Civil No. 0:19-039-HRW
MEMORANDUM OPINION AND ORDER
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Sean Lamont Dudley is an inmate at the Federal Correctional Institution (FCI) in Ashland, Kentucky. Proceeding without a lawyer, Dudley filed a civil rights complaint with this Court alleging that several prison officials displayed a deliberate indifference to his serious medical needs and were also responsible for injuries he sustained as a result of his assignment to a top bunk. [D. E. Nos. 12, 11, and 14]. Dudley claimed that each of the defendants violated his Eighth Amendment right not to have cruel and unusual punishment inflicted upon him, and he stated that he was seeking money damages. [D. E. No. 12 at 4, 8].
The defendants have now filed a motion to dismiss Dudley's complaint or, in the alternative, a motion for summary judgment [D. E. No. 25], Dudley has filed his response [D. E. No. 33], and the defendants have filed their reply [D. E. No. 38]. Thus, this matter is ripe for a decision from this Court. For the reasons set forth below, the Court will grant the defendants' dispositive motion.
As an initial matter, Dudley's factual allegations are rather difficult to follow. That is because his completed, Court-approved complaint form contains overlapping allegations that are typed in very small, single-spaced font using all capital letters. [See D. E. No. 12 at 2-3]. Dudley also added multiple documents to his complaint [see D. E. Nos. 11, 14], and each of his submissions contain superfluous details. Thus, Dudley's allegations are hard to track. That said, Dudley is afforded latitude as a pro se litigant, and, as a result, the Court has tried to identify and accurately characterize those factual allegations that relate to the legal claims he appears to assert.
Dudley indicates that he has had a long history of back problems and was diagnosed with scoliosis several years ago. [See D. E. No. 12 at 2-3; No. 12-1 at 5]. Dudley alleges that, due to his condition, he has received numerous accommodations over the years, including a back brace, soft shoes, heel cups, extra pillows, special mattresses, and a "lower bunk profile." [See D. E. No. 12 at 2-3; No. 11 at 3-4].
That said, Dudley suggests that, since 2016, officials at the FCI in Ashland have provided him with legally inadequate medical care. [See D. E. No. 12 at 2-3]. Indeed, Dudley says that he has "suffered in pain daily for now more than three years because of the treatment being delayed and the deliberate indifference against me." [Id. at 3].
Dudley begins by alleging that, in July of 2016, after the Bureau of Prisons transferred him to the FCI in Ashland, Dr. Kenneth Gomez improperly removed him "from the orthopedic and rheumatologic chronic care clinic" and "stripped [him] of the back brace and lower bunk profile [previously] granted to [him]." [Id. at 2]. Dudley alleges that Dr. Gomez made these decisions without personally examining him, in violation of prison policies. [See id.]. Dudley suggests that these actions amounted to a deliberate indifference to his serious medical needs. [See id. at 2-3].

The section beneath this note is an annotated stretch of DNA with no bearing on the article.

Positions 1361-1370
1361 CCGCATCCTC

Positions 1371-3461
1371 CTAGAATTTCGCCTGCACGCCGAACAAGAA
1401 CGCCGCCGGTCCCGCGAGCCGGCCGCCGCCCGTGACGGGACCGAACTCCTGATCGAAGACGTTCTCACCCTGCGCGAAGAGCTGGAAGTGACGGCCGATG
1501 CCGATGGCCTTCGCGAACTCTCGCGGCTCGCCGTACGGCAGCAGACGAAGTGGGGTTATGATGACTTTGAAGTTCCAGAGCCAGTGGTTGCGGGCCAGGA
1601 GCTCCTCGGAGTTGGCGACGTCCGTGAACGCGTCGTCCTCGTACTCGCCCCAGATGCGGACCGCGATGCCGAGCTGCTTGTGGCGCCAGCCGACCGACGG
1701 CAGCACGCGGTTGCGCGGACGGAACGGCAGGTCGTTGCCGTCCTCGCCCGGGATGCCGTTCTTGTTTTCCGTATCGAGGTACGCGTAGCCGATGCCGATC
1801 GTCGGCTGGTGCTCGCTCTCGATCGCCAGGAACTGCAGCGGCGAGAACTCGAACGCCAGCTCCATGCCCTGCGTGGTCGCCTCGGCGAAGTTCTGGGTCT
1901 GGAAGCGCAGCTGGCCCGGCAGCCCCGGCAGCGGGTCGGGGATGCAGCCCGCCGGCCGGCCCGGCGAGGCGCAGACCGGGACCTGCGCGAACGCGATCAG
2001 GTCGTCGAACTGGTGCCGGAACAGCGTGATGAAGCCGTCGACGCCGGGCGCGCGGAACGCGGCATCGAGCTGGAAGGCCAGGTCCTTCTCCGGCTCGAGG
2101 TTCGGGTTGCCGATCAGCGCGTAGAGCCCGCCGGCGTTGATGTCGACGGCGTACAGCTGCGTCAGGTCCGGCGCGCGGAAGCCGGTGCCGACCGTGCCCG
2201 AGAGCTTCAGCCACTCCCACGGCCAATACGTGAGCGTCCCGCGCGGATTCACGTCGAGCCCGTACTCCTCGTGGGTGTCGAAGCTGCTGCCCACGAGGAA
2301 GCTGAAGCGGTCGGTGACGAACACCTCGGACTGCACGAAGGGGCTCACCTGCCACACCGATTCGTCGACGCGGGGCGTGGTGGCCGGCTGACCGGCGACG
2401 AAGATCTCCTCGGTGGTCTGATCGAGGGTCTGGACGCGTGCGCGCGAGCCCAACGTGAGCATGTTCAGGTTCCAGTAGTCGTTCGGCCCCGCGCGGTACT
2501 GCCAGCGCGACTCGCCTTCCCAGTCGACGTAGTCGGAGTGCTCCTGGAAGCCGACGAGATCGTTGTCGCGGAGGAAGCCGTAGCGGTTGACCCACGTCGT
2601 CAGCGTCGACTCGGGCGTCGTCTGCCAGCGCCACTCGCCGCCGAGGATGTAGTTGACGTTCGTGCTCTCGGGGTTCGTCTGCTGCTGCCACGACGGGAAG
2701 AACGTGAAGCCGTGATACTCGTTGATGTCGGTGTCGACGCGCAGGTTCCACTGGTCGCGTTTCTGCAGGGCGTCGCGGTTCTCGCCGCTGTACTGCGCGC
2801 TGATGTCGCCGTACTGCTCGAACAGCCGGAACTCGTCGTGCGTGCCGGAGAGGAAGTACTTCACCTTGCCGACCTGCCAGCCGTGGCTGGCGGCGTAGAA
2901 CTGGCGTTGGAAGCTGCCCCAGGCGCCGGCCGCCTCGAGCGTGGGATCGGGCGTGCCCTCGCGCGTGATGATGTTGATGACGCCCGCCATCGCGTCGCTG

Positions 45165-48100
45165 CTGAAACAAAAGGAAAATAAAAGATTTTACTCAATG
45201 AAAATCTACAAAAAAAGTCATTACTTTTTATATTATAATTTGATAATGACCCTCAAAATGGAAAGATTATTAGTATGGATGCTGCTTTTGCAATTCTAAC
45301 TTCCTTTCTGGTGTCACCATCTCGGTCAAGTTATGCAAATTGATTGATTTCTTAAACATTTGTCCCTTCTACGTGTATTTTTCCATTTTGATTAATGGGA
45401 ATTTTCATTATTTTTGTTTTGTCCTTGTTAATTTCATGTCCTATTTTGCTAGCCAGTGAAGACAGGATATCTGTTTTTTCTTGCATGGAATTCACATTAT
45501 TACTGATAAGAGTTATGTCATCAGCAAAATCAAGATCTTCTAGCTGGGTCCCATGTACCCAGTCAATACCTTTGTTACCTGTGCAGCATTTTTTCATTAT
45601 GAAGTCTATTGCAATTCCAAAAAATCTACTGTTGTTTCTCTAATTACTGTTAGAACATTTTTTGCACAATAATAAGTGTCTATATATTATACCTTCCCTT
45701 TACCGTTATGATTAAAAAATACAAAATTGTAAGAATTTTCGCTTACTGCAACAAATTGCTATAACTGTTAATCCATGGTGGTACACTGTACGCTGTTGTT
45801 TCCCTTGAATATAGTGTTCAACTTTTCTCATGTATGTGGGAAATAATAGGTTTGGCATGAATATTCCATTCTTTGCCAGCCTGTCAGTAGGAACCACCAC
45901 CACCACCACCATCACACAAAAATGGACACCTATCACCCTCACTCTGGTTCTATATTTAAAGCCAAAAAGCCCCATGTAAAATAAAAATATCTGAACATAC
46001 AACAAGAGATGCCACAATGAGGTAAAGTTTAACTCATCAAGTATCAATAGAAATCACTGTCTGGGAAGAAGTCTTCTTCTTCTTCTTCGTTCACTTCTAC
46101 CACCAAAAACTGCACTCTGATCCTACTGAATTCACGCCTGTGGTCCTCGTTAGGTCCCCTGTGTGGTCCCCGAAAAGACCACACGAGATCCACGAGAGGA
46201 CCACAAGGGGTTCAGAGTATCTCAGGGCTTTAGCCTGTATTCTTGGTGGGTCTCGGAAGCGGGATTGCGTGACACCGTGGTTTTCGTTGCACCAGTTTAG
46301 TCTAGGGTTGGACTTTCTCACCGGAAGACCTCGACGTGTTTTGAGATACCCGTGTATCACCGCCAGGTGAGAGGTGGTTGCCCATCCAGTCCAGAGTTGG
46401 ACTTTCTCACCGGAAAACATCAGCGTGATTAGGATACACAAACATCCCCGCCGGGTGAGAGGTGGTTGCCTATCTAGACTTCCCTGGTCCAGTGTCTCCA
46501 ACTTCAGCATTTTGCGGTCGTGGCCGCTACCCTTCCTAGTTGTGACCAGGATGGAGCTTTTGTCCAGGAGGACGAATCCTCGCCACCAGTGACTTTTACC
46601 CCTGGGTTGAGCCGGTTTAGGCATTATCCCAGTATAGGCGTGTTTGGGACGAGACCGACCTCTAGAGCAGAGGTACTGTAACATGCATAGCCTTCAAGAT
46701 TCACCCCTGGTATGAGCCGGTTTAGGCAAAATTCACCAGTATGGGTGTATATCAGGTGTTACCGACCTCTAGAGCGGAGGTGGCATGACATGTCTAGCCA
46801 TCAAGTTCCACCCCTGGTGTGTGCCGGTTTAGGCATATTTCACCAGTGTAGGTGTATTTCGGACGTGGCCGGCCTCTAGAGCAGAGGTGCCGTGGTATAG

Dudley also alleges that Physician Assistant (PA) Terri Boyd, Dr. Francisco Rios, and Health Services Administrator (HSA) Brian Baier provided him with legally inadequate medical care. [See id.]. Specifically, Dudley suggests these defendants agreed that he had no need for the treatments and accommodations at issue, such as the lower bunk assignment, and informed prison officials accordingly. [See id.; see also D. E. No. 11 at 3]. Dudley claims that these decisions were erroneous and, as a result, he suffered in pain and was placed at risk because he was forced to use an upper bunk. [See D. E. No. 12 at 3].
In addition to these allegations related to his medical care, Dudley separately alleges that he could not easily access the upper bunk in the different rooms to which he was assigned because lockers blocked his ability to "properly" use the ladders in the rooms. [See id.]. Dudley further alleges that he was forced to use a stool, which specifically indicated that it was not for standing, as well as the lockers in order to access the upper bunks. [See id.]. Dudley blames Warden J.C. Streeval, Environmental and Safety Compliance Administrator Michael Carley, and Unit Manager Michael Lester for this condition, repeatedly alleging that these defendants "failed to perceive[ ] a risk of injury" to him "by refusing to recognize that the ladders . . . could not be properly used because the lockers impeded the ability to properly use them." [Id.]. Ultimately, Dudley alleges that these defendants' refusal to fix this situation resulted in him being injured on January 12, 2017, "when he [fell off] the stool [while] getting off the upper bunk." [D. E. No. 11 at 5; see also D. E. No. 12 at 3].
Dudley claims that each of the named defendants violated his rights under the Eighth Amendment to the United States Constitution. [See D. E. No. 12 at 4]. As best as the Court can tell, Dudley is claiming that Dr. Gomez, PA Boyd, Dr. Rios, and HSA Baier were deliberately indifferent to his serious medical needs in violation of the Eighth Amendment. [See id. at 4]. Dudley also appears to be claiming that Warden Streeval, Administrator Carley, and Unit Manger Lester ran afoul of his Eighth Amendment rights because they "failed to perceive[ ] a risk of injury" to him with respect to the placement of the ladders and, thus, were responsible for a dangerous condition of confinement. [See id. at 2-4]. Dudley brings his claims pursuant to the doctrine announced in Bivens v. Six Unknown Federal Narcotics Agents, 403 U.S. 388 (1971), and he seeks $2,000,000 in damages. [See id. at 8].
Dudley has not clearly asserted any other legal claims in his complaint. For example, Dudley does not appear to put forth a Federal Tort Claims Act (FTCA) claim against the United States; after all, Dudley does not list the United States as a defendant, and he has not cited the FTCA. [See D. E. No. 12 at 4]. Dudley also does not appear to be asserting any state law tort claims against any of the defendants. [See id. (only citing the Eighth Amendment as the basis for his claims)]. Thus, as the Court indicated in its screening Order, this action is limited to Dudley's Eighth Amendment claims discussed above.